1. Use known good raw LMs to bootstrap the required datasets from a small curated core - it sounds like a clever technique, but it worked pretty well in several cases, such as Unnatural Instructions and Anthropic's constitutional AI

  2. Find a group of volunteers who will add curated additions to the available finetuning datasets. Training simple adhoc classifiers (with the same raw LM) to remove biased content from said datasets is possible as well. Once these customized datasets are designed, they allow for cheap tuning of newly released LMs, and as higher-capacity models are known to scale in fine-tuning efficiency, the expected value of the constant-size dataset aligned with your group will grow as well.

@naraburns @Amadan is everything okay here? I am very interested in what this guy had to say next, did he get Mossaded mid-typing or is this some technical issue?

Looks like his second comment hit the new-user filter. I actually have no idea how that happened, given that they were a minute apart; maybe he just got comically unlucky with when a mod was online, and so his first comment got approved and the second didn't get noticed?

Sorry about that, this is a good example of the problems with our current approach to filtering new users. The whole Janitor-Volunteer system, once it's up and running, will hopefully be able to fix stuff like this in the future.

Looks like part 2 got caught in the spam filter; I've cleared it now (I think!).

Here is a link, just in case.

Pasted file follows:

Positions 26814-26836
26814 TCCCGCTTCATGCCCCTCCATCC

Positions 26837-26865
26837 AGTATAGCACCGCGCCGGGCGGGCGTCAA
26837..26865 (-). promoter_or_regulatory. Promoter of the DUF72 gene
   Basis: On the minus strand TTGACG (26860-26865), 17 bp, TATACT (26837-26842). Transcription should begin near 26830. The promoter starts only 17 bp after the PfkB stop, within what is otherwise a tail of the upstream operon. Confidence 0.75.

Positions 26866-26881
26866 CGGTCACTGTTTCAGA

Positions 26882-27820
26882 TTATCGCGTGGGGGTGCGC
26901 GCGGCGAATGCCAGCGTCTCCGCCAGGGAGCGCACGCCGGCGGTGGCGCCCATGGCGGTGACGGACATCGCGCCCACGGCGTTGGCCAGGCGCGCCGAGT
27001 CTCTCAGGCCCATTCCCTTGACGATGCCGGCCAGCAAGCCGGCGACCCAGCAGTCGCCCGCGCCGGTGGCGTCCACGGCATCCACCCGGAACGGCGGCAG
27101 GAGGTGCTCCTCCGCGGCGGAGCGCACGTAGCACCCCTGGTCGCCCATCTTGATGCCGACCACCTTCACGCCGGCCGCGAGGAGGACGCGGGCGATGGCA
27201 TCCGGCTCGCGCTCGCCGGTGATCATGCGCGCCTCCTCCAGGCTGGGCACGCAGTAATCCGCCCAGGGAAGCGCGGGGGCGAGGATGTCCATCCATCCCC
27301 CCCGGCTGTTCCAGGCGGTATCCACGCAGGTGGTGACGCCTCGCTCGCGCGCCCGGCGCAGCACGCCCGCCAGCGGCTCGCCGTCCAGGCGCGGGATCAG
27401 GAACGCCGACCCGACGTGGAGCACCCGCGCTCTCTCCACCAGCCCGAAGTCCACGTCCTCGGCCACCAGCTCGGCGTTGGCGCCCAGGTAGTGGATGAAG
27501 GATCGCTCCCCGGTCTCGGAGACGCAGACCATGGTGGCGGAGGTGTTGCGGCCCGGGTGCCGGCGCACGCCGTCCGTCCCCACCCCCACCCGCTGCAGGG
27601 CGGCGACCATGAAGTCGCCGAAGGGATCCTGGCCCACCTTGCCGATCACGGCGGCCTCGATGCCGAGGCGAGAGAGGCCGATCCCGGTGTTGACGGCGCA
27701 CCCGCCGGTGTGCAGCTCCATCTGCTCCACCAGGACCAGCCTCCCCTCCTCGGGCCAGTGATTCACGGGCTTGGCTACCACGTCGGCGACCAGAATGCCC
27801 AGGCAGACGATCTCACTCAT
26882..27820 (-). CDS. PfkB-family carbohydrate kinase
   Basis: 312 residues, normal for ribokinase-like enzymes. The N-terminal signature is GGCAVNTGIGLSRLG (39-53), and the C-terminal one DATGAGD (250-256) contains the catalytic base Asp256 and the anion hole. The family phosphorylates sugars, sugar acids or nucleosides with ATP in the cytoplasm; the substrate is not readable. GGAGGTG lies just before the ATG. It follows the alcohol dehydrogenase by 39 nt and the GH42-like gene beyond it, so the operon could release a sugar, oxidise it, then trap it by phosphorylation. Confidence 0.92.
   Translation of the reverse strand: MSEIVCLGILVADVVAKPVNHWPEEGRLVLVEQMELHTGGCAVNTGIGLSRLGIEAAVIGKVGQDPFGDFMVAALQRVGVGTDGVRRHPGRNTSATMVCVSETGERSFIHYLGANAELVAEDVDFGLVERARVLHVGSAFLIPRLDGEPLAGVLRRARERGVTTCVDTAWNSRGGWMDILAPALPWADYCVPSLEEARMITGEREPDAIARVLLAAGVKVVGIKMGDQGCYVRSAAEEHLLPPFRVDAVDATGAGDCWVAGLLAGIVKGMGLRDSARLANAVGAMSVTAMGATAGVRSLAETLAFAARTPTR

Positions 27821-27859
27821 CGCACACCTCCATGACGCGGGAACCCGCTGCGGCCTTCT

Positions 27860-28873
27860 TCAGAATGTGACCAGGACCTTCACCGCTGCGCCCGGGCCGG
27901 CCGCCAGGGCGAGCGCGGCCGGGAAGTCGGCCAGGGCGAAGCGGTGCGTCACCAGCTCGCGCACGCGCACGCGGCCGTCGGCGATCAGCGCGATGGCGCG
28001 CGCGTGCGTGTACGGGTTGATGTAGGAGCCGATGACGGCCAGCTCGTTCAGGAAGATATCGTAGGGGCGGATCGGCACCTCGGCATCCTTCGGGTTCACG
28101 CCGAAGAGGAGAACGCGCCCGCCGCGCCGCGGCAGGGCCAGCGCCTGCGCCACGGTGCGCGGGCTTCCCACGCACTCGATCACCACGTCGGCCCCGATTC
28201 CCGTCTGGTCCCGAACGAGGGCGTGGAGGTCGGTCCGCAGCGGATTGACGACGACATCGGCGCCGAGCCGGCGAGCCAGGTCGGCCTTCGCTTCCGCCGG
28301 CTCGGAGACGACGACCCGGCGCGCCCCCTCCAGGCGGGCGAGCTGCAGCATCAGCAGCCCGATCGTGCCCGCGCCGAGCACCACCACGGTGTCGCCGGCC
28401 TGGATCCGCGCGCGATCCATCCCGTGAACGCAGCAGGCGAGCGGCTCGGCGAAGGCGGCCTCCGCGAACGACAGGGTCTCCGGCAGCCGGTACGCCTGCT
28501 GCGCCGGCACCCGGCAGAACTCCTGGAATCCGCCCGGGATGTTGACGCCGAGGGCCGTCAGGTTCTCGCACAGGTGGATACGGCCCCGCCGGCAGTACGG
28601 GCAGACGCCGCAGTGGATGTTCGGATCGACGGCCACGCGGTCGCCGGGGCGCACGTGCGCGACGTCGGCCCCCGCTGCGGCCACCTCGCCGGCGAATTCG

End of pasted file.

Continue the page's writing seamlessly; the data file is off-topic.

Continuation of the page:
Overall, I think the fitness landscape here is surprisingly hospitable engineering-wise. Unbiased (as per my definition) LMs are possible, either trained de novo from freely available datasets such as C4 (or its unfiltered superset), The Pile, reddit/stackexchange/hackernews/forums dumps, sci-hub and pirate library, LAION-2B or finetuned from freely available higher-performance checkpoints such as UL20B, GLM-130B, BLOOM-176B.

My general advice here would be to facilitate storage of these datasets and checkpoints (and any newer higher-performing ones likely to appear before the worst-case embargo) among interested persons, as well as devising distributist communal schemes of running said models on commodity GPU servers, such as the one I mentioned earlier (one could imagine modifications to prolong operational lifespan of such servers as well). Also, some trusted group could host the moderate compute the aforementioned LM attestation requires.

The real problem I see here is lack of state of the art publicly available chinchilla-scaled models (though this might change, if will lead their training run to completion and will be allowed to release their artifact?) and lack of coordination, determination and access to compute by the people who would be interested in unbiased general-purpose assistants. Generally, the publicly available models are all pretty old and weren't* designed and trained with utmost efficiency of deployment or maximum possible zero-shot performance per parameter in mind. A focused effort likely could surpass the parameter efficiency of even Deepmind's Chinchilla - but the attempt would cost hundreds of thousands of dollars.

As John Carmack has said in a recent interview, The reason I’m staying independent is that there is this really surprising ‘groupthink’ going on with all the major players.